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[Vol. 4] Naoyuki Shimizu New Zealand Baseball Log "Defense"

3/18/2015

What exactly does “good at baseball” mean? Many people might think strong batting, but I used to be a pitcher and I tend to think that it’s more about defense. “How well can I prevent giving up runs?” It’s a point that you have to consider for games. Of course baseball is a “point-scoring game.” You win if you get more points than the opponent. However, “losing a lot of runs” will not win you many games.

“Defense.” This is the biggest issue currently facing the New Zealand team as they seek to improve. It’s clear from both the preliminary round of the 3rd WBC held summer 2012 and the 21U (21 years and younger) international tournament held last November in Taiwan. Multiple runs were given up several times. In terms not only of walks, but also bad fielding throws, the team does not have enough fear of “giving up runs.”

The common point for pitching and fielding throwing is “aim and throw.” For pitchers, it means controlling the ball so it lands in the strike zone. For pick-off plays and fielding throws, it means “aim and throw” for a location where the other fielder can make the catch and easily make a tag.

When I’m coaching in New Zealand, I’m stressing an idea at an even earlier stage. That is, “grip the ball tightly.” This is the same as we teach small kids in Japan. Why is gripping the ball properly so important?

Rubber baseball is not very common in New Zealand. Rubber baseball was born in Japan and is gradually expanding its borders to the world still now. It is safer than regulation baseball and there are many sizes of ball. It allows different balls to be used for different ages, so that kids can learn the proper way to grip a ball. In New Zealand, kids are playing with regulation-size hard baseballs which don’t match their small hands. Obviously they’re not going to be gripping properly.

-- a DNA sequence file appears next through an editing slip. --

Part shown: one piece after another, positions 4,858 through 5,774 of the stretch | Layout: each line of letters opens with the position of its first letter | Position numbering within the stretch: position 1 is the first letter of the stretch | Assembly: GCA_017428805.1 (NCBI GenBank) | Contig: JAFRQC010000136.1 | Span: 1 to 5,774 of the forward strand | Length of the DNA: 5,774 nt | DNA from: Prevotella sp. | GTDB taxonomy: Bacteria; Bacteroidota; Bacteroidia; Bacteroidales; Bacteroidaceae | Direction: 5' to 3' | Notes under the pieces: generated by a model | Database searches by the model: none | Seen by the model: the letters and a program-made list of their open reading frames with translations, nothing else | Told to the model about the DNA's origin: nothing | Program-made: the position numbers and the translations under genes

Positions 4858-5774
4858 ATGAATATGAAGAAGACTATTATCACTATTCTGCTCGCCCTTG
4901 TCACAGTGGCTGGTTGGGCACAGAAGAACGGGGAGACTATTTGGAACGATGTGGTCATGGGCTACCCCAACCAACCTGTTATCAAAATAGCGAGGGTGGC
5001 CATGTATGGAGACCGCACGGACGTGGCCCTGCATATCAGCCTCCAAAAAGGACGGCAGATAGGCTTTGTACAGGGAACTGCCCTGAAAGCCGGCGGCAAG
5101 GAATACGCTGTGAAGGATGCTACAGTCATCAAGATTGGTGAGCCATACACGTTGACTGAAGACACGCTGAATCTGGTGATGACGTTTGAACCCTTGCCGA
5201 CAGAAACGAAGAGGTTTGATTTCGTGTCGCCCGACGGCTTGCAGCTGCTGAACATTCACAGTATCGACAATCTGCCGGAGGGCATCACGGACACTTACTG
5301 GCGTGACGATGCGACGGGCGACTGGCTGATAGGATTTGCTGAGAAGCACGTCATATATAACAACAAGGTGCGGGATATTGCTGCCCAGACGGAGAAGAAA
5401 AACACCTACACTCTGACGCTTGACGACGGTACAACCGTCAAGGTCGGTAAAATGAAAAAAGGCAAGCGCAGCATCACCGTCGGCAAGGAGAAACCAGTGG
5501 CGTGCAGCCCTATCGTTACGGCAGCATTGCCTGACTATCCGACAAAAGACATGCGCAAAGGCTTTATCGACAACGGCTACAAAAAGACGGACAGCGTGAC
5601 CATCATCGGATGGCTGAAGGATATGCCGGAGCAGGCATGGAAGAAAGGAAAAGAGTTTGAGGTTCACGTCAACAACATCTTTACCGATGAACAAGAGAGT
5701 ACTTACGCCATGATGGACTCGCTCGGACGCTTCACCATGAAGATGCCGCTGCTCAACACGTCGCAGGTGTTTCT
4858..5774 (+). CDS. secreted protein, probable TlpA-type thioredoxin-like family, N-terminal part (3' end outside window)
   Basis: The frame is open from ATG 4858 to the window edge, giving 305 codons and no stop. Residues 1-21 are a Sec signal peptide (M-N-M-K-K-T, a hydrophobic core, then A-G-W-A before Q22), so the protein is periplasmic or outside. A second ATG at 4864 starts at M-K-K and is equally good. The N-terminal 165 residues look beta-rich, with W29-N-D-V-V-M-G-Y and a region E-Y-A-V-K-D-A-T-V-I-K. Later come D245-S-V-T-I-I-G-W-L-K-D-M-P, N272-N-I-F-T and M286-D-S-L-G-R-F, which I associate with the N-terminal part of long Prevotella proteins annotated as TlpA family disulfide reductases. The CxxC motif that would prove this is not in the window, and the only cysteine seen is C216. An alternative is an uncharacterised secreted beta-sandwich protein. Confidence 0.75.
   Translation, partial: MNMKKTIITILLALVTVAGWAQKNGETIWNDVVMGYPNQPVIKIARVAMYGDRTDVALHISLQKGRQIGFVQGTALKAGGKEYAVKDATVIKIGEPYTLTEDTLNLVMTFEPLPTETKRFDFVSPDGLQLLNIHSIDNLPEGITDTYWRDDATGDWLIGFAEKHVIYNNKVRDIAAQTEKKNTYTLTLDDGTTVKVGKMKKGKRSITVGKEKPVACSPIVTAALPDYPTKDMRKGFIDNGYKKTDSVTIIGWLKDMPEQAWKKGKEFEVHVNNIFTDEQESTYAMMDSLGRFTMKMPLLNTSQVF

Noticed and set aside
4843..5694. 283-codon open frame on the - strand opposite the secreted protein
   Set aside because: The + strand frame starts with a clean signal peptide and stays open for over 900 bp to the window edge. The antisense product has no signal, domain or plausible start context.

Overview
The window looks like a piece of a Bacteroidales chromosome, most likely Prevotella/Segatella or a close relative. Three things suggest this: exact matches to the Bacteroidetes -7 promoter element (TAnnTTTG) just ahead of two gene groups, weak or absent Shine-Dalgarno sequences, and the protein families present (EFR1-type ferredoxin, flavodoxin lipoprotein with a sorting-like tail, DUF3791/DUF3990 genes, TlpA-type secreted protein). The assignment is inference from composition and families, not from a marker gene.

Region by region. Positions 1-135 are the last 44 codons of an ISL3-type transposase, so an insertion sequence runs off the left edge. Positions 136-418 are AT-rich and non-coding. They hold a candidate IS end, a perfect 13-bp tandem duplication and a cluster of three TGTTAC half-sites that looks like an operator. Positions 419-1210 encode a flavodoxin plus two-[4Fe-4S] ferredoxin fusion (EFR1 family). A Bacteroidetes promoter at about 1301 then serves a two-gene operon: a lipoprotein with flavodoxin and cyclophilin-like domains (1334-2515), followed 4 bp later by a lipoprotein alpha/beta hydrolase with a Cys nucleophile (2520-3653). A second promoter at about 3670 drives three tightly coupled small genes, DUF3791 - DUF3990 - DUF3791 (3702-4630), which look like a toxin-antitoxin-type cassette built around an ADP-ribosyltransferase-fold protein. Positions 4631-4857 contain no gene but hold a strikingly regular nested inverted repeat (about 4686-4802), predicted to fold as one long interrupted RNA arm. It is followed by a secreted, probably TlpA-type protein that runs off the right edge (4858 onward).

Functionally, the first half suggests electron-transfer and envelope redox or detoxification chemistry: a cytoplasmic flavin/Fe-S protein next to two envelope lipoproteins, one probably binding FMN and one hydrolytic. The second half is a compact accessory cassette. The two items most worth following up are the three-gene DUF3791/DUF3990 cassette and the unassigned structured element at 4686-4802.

Once they get used to handling the ball without holding it the proper way, it’s very hard to fix. Even more, in New Zealand, they play baseball in summer, but in winter, they tend to play other sports. So, they don’t have the time to handle the baseball year-round.

Normally, you want to build good habits when they’re kids, which is why I wanted to have them grip the ball correctly before building them up. I think this is important not only for New Zealand, but also for spreading baseball across the world.

Also, playing catch with the kids and showing them a lot of examples will be important. And getting them more practice time, making sure they get a chance to touch the ball. I’m thinking, that kind of hands-on activity and good facilities will gradually lead to New Zealand’s “strength in the field.”

Naoyuki Shimizu's World Baseball Challenge - New Zealand Diary
Profile
Naoyuki Shimizu
Born November 24, 1975 in Kyoto. After Nihon University and Toshiba Fuchu, he was picked in the second round of the '99 draft and joined Lotte. Starting in 2002 he threw the league standard for five years in a row and had a string of years with victories in the double digits as an ace pitcher. In 2005, he contributed to Lotte's first Japanese championship in 31 years. In 2004 he appeared in the Athens Olympics and in 2006 at the 1st World Baseball Classic (WBC) as a representative of Japan. From 2010 he joined Yokohama (Yokohama DeNA). In 12 years as a professional he earned 105 wins and his earned run average was 4.16. After retiring, he currently works as assistant to the general manager of Baseball New Zealand and as integration coach for that country's representatives.

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